Violin After High School: 'What's Next?'

August 17, 2022, 4:16 PM · So, what’s next? Many high school graduates ask themselves this question, as they prepare to head to college. For the music student who is starting life as a college major in a field outside music, it’s a reasonable question to ask: What’s next, after a childhood of music lessons?

high school graduate violin

For many students, "college" has been set up as the ultimate goal for their entire lives up until this point. They studied and worked hard to get excellent grades so that they could get into a good school. Alongside their academic work, their extracurricular activities - music, sports, clubs, even humanitarian volunteer work - were all part of creating a "package" to appeal to college admissions officers, no matter how genuine their interest in the activity.

So once they’ve secured that all-important college acceptance, what comes next? And, more specifically relevant to this discussion, what happens to years of dedication to music? As a violin teacher I encounter a lot of people who see musical studies as a binary choice after high school - either pursue music as a college major, or quit so you can dedicate your time to your college studies in a different field.

But for the student with an authentic and abiding love of music, I'm happy to report that there are more options, and it's possible to keep music and violin-playing in your life after high school - and well beyond.

This past year, three of my students graduated from high school, gave lovely final performances, and set off to study computer science, neuroscience, and astrophysics in college. Before they left, I asked them an important question: "What role do you want violin to play in your life now?" One of my proudest moments as a teacher was when one of my seniors emailed me the news that she was accepted into her first-choice school, then in the next paragraph said she was definitely taking her violin to college and wanted my advice on traveling with her instrument.

So how does a high school graduate go about keeping violin in his or her life? Here is one place to start: First, think about the parts of your musical studies you enjoyed the most over your pre-college years. Was it the one-on-one relationship with your teacher? The community of an orchestra? Playing duets with your friends? Figure out which part you love the most - and then seek out those kinds of opportunities within your college community or in the city/town where your college is located.

Before you leave for school, be sure to reach out to your high school private teacher and ask if they know anyone (or know anyone who knows anyone) at your college so that you have a connection, or to directly reach out to the college orchestra director or violin teacher.

In preparing to arrive at school, or when you get there, explore the opportunities that will keep you going on the violin or other instrument. Then start making those connections. Here are some specific ideas to consider, for the non-major who wishes to continue playing violin (or another instrument) during college:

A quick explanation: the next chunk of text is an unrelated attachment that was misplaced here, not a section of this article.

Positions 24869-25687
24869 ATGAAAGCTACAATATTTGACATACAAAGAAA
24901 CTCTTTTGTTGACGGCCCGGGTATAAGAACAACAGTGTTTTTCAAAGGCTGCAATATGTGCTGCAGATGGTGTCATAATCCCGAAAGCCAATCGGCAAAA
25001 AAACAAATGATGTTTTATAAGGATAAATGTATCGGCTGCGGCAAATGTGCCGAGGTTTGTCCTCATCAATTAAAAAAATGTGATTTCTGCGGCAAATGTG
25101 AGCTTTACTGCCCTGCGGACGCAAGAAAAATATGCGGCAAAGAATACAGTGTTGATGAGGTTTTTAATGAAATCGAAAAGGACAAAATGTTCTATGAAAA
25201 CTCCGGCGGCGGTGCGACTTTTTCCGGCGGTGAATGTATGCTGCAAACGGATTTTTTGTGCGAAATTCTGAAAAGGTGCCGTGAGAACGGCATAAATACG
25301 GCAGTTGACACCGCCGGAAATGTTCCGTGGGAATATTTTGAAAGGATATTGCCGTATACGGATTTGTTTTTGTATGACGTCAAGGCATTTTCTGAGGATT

What other ways can someone who’s played violin through childhood take music into their new adult lives? Let me know in the comments!

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Replies

August 17, 2022 at 09:42 PM · You can also see if your school has a decent selection of music in its library system (be it chamber music, solo, orchestral, etc.)! That can be a fun way to explore different music on a student budget

August 18, 2022 at 12:33 PM · I've played in lots of pick-up trios and quartets. The most popular person is always the one who shows up with a trove of EASY, READABLE music. Think wedding arrangements. Once you've played through a couple books of those, then you can think about Mozart or Haydn.

August 18, 2022 at 04:10 PM · This topic comes up often, so I will be repeating myself. One unfortunate aspect to our education system is that a lot of grade-school music students will achieve a high intermediate to advanced skill levels, then; when continuing at college, wisely choosing Not to major in music, their practicing, playing, lesson time drops to zero, perhaps never to return to the instrument.

Look for a college that permits private lessons as an elective, or a performance-music minor. The public universities in my state do not do either of those. The music minors here are academic.

Be careful about going to universities with top-tier music programs, like Indiana or USC. The non-music major student violinist might Not be permitted to take lessons or be in their excellent orchestras.

At a less than top-tier music school be careful not to be recruited into too many, more than one, ensemble; orchestra, opera, music theater, chamber music... All that extra rehearsal time will cut into study time and damage the grades in the academic courses. That happened to me at UCLA.

August 18, 2022 at 04:32 PM · I'll defend both USC and Indiana ... At USC, there is an option for non-majors to take lessons from DMA students (getting their doctoral of music arts degree) - a very nice option when the DMA students are at such a high level.

I personally was a non-major graduate student at Indiana (having done my undergraduate in music elsewhere) and I was able to take lessons from a faculty member. It was clear there were also plenty of opportunities to take lessons from graduate and doctoral students (which is a great option when the level is so high) and tons of opportunities to play in ensembles through the school and also in the community. So I'd argue that going to a university that has a big, thriving music school can actually increase your chances of being able to find a big, thriving music community in which you can find a place as a non-major.

Here's another option not mentioned: One of my former students played (and sang!) in the UCLA mariachi band, all four years! Made me very happy.

Also, there is the Associated Chamber Music Players - I believe you can join as a college student.

August 19, 2022 at 01:32 AM · It's definitely something which is important to consider when looking at a school - what opportunities exist for you to continue playing? At my undergraduate institution, Baldwin-Wallace, non-majors were allowed in orchestra pending successful auditions, and at my graduate school, Peabody, while non-majors weren't permitted in Peabody ensembles, there was a Hopkins Symphony Orchestra which had its own rehearsals and concerts which was designated specifically for non-majors! And as Hopkins students, they got free tickets to all Peabody concerts, and I think could sit in on masterclasses and such as well.